2. Fill your kitchen with a wide variety of foods. If you don’t think your kids should eat Twinkies or Happy Meals, the simple answer is to just not buy them. Like with exercise, whatever benefit you believe your kid will get from not eating these foods doesn’t hinge on you making sure they know that his or her fat ass is something disgusting that must be reduced at all costs.
  3. Take some time to figure out what’s awesome about your own body. Here’s a hint: Everything about it is awesome. Once you’ve got your own self-acceptance bolstered, share that with your kidlets. It’s one of the best gifts you can offer them. Let them see you enjoying exercise and eating a wide variety of foods. Your child’s body is a miracle. It is. I promise. Not it will be. Or it could be, if only they’d stop eating so much. It is. Help them see that by treating your own body like the miracle it is. That means no more hating on your thighs or belly or the size of your hips. No more refusing to wear a bathing suit or wearing a cardigan when it’s 90 degrees outside to hide your arms. Learning how to love your body is a gift to your children, who, I promise, are soaking up everything you say and do like the little sponges they are.

Here’s the thing: every human being benefits from increased exercise (of a type that suits their abilities) and eating a varied diet of nutritious foods. Not just the fat ones. And here’s more: As much as your child’s physical health is your responsibility, so is his or her emotional and psychic health.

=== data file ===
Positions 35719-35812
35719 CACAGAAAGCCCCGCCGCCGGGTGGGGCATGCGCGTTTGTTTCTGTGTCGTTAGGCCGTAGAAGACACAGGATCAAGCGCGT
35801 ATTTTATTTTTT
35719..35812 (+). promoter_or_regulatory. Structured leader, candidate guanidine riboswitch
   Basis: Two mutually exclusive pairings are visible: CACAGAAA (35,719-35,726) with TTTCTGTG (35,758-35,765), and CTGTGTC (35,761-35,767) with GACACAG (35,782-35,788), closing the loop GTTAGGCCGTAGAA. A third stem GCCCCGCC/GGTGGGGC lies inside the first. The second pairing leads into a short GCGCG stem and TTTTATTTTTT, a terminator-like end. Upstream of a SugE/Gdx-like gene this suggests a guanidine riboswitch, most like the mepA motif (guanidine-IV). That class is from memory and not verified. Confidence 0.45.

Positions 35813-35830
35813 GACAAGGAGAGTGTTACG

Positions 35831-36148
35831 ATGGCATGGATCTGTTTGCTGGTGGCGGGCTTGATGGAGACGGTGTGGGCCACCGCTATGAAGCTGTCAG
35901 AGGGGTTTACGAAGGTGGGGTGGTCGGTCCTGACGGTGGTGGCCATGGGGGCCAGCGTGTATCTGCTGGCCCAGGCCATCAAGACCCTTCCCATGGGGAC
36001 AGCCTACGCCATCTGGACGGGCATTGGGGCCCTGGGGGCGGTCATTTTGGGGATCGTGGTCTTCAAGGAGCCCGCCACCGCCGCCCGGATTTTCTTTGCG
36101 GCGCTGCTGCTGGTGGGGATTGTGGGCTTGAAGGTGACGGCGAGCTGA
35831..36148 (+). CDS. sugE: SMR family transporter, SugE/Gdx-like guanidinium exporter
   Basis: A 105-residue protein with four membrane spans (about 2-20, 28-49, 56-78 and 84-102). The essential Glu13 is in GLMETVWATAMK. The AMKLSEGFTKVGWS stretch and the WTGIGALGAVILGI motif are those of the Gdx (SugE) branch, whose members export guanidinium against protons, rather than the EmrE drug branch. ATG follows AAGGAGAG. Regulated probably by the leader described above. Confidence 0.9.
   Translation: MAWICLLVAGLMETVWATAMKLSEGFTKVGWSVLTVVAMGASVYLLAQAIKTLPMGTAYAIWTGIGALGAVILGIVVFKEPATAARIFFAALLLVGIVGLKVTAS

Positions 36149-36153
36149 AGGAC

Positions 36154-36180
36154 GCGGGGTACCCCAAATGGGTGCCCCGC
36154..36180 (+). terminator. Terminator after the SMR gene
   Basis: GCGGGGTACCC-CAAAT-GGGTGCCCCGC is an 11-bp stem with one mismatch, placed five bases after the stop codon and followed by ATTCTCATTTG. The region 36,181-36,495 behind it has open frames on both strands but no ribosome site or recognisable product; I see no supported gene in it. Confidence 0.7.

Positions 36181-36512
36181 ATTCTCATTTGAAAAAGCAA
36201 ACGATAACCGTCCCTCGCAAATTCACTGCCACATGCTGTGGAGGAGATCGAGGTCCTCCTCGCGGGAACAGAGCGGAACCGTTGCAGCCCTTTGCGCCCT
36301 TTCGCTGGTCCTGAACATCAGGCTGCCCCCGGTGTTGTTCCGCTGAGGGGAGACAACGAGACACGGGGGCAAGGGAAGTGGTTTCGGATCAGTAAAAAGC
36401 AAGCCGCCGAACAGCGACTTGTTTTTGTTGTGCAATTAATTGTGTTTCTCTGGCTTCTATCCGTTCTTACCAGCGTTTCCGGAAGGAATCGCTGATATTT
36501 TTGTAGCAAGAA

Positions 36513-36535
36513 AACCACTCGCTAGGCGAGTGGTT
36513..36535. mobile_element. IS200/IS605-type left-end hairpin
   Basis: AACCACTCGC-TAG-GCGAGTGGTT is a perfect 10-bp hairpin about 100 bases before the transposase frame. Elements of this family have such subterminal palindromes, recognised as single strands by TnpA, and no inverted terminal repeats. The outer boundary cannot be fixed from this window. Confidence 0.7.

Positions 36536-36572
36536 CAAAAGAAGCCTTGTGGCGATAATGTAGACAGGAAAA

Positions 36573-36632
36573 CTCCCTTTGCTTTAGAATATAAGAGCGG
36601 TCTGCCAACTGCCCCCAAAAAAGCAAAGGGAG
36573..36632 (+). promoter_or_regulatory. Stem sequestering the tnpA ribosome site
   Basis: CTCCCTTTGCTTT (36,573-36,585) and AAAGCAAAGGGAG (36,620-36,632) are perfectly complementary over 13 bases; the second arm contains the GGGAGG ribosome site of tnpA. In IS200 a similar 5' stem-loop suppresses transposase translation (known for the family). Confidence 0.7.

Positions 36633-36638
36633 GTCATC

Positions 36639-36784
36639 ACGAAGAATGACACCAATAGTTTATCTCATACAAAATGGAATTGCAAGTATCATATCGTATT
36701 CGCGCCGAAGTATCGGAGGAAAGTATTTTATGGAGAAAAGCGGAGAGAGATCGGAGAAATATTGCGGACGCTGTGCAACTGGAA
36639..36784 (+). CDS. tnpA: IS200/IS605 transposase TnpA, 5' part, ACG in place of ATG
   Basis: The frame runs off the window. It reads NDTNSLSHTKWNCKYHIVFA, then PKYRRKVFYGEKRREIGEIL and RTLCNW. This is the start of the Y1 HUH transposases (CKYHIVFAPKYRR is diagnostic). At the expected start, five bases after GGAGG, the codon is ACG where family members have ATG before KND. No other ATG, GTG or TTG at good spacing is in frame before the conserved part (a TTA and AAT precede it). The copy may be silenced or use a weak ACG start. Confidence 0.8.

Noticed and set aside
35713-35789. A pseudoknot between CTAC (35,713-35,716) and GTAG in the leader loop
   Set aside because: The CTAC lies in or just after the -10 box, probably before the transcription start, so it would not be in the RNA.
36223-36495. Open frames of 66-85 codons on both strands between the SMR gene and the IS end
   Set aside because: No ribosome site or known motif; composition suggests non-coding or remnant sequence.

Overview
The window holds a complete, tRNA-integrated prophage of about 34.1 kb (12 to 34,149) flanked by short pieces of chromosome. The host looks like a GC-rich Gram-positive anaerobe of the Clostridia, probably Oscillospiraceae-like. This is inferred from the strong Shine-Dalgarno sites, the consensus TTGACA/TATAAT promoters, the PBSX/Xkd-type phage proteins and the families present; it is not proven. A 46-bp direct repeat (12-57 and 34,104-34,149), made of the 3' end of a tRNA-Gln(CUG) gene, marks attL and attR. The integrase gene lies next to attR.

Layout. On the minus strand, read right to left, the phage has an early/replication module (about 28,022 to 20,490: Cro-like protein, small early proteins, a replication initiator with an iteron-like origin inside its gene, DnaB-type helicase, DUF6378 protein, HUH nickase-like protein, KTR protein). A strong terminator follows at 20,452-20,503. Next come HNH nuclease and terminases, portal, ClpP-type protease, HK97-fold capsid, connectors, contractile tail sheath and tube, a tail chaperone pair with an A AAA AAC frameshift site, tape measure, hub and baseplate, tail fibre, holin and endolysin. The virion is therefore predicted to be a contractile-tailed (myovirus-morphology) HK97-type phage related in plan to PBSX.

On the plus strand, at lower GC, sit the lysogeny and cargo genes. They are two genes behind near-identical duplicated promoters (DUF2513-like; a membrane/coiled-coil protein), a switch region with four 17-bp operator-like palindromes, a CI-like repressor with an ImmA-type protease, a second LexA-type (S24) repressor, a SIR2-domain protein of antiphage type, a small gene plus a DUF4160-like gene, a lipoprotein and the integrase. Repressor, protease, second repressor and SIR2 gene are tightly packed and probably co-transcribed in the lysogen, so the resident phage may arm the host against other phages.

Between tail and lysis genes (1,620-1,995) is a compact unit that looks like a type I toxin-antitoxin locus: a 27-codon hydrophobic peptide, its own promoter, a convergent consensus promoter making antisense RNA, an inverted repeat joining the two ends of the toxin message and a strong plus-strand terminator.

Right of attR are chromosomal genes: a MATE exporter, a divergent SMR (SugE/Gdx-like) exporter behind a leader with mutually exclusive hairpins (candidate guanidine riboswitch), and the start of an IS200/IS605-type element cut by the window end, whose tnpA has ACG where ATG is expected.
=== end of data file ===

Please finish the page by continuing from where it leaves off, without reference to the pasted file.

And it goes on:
Do the right thing.

8 Comments leave one →
  1. February 20, 2012 9:49 am

    BRAVA!!! That was beautifully said, and I echo every single word, especially in the “no-nos” section. Those things are just brutally cruel to do to a child and they last. I am living proof of how badly even the most respectful weight conversations can result in devastated self-esteem and worse, devastated self-worth. Children’s bodies are part of them, and they internalize that deeply. Telling a child that his body is faulty is not the same thing as telling him that he makes bad choices; it’s the same thing as telling him he IS bad – right to his very core, and that can take years and years of therapy to overcome. Again, I am living proof of this, and not through any desire of my parents to harm me. They thought they were doing the right thing, but they were wrong.

  2. vesta44 permalink
    February 20, 2012 10:03 am